• Kickbacks: Providers exchange money and/or things of value for the referral of patients for services that are not medically necessary or that have no validity or diagnostic value.
Fraud committed by subscribers
  • Doctor shopping: Using multiple doctors or visiting several emergency rooms in order to obtain multiple prescriptions for controlled substances.
  • Identity swapping: Instances where an insured individual allows the use of his or her insurance or pharmacy cards by an uninsured person.
  • Identity theft: Illegally assuming the identity of another individual to obtain medical services or drugs.
  • Ineligible dependents: Keeping an ex-spouse or dependents who are no longer eligible on a contract or enrolling non-family members on a health insurance policy.

Fraud, waste, and abuse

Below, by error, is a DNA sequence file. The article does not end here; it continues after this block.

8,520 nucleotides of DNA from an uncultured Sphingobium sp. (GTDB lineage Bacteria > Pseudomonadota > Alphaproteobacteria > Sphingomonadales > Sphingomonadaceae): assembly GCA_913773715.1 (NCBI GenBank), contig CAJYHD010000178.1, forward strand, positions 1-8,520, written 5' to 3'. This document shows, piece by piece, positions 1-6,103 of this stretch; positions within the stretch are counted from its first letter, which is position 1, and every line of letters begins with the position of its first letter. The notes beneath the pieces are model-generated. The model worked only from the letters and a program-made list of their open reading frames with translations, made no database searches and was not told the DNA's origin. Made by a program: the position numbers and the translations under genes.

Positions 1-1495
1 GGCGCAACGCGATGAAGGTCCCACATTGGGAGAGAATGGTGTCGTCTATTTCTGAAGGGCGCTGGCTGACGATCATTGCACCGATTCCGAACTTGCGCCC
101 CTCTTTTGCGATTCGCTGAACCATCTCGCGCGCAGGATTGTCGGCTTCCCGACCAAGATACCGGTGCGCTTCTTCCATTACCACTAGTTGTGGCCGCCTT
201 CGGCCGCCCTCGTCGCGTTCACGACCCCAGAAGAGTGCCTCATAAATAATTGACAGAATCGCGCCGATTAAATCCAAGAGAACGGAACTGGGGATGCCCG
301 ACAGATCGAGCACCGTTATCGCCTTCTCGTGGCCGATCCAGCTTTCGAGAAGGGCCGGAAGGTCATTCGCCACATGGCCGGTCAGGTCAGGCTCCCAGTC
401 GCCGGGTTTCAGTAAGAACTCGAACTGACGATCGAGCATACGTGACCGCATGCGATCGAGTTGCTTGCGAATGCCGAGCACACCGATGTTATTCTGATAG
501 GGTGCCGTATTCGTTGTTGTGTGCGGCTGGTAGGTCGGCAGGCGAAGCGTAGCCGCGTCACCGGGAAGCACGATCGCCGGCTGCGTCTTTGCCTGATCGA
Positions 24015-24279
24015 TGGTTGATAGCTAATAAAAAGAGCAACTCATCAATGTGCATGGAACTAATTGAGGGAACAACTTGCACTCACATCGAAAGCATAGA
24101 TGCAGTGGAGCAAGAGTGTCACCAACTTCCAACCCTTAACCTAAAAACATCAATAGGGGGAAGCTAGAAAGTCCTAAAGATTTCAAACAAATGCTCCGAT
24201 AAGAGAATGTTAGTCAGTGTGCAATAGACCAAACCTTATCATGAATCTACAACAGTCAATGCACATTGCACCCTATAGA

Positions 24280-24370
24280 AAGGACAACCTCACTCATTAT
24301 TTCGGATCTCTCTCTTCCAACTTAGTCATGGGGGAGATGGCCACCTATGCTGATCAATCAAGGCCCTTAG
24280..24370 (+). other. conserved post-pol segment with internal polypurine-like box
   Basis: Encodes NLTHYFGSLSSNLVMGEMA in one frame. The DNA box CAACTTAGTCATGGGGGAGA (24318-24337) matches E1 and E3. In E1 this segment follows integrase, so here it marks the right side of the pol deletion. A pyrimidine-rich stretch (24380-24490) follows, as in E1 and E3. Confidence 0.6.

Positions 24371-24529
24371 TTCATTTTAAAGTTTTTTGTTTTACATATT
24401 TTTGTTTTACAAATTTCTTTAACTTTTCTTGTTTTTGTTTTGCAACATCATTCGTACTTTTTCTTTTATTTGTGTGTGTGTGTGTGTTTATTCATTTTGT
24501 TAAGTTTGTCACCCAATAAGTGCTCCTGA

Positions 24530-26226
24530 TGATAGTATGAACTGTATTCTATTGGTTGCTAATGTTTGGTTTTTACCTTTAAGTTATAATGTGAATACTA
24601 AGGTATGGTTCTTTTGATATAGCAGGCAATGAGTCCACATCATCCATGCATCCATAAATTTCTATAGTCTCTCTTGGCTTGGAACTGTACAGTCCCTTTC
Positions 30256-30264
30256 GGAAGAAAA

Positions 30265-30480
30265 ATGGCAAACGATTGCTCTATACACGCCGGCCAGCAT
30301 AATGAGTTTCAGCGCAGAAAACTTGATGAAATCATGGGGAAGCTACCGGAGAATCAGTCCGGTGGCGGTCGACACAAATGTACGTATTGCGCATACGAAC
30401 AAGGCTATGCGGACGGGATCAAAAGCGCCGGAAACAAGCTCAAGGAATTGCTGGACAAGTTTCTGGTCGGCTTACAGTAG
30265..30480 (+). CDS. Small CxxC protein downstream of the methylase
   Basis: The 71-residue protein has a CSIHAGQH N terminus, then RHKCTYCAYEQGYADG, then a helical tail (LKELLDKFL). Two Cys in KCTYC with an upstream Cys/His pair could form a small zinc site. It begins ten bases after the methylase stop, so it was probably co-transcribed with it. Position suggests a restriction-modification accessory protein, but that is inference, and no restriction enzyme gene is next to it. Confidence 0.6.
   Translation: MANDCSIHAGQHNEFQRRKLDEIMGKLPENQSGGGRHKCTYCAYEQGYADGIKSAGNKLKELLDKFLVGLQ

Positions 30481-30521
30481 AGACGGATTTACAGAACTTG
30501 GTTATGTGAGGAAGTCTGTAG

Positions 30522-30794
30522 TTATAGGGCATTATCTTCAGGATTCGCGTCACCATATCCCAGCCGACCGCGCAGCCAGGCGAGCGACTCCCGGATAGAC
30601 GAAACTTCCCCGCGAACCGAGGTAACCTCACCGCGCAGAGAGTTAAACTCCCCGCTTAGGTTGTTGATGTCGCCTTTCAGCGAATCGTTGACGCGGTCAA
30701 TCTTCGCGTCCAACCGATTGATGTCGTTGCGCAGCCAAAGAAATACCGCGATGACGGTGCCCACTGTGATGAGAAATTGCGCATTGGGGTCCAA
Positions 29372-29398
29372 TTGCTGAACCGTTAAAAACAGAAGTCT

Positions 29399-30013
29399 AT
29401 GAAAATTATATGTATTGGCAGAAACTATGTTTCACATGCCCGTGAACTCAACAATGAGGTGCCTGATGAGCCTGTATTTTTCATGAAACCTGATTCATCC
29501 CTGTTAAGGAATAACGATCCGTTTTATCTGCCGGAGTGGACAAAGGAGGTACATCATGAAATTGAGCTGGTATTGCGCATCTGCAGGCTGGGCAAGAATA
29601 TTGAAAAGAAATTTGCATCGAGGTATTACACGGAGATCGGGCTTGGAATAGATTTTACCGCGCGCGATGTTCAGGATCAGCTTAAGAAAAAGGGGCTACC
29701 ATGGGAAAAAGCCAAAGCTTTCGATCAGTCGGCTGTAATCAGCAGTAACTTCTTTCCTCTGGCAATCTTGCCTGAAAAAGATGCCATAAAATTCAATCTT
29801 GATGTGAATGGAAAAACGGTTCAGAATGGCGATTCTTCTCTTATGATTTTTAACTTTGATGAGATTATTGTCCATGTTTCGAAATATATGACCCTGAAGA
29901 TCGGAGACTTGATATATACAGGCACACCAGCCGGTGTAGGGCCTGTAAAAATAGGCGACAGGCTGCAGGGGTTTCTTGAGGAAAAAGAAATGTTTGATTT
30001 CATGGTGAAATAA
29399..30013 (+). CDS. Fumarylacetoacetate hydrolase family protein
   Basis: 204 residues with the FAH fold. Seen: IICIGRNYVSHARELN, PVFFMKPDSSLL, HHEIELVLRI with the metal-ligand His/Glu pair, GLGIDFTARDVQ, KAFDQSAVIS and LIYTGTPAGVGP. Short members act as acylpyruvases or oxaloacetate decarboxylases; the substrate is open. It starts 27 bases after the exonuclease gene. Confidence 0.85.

Abuse and waste are two acts that are sometimes confused with fraud, which is an act meant to intentionally deceive or misrepresent.
Waste: Activities involving the Company’s payment or reimbursement or attempts to receive payment or reimbursement, for items or services where there was no intent to deceive or misrepresent, but rather the Company incurred unnecessary costs as a result of poor, inaccurate or inefficient invoicing, billing, processes or treatment methods.
Abuse: Activities that are inconsistent with sound business, financial, or medical practices, that may result in unnecessary cost to the Company or its customers, including but not limited to payment for services not medically necessary or that fail to meet professionally recognized standards for health care.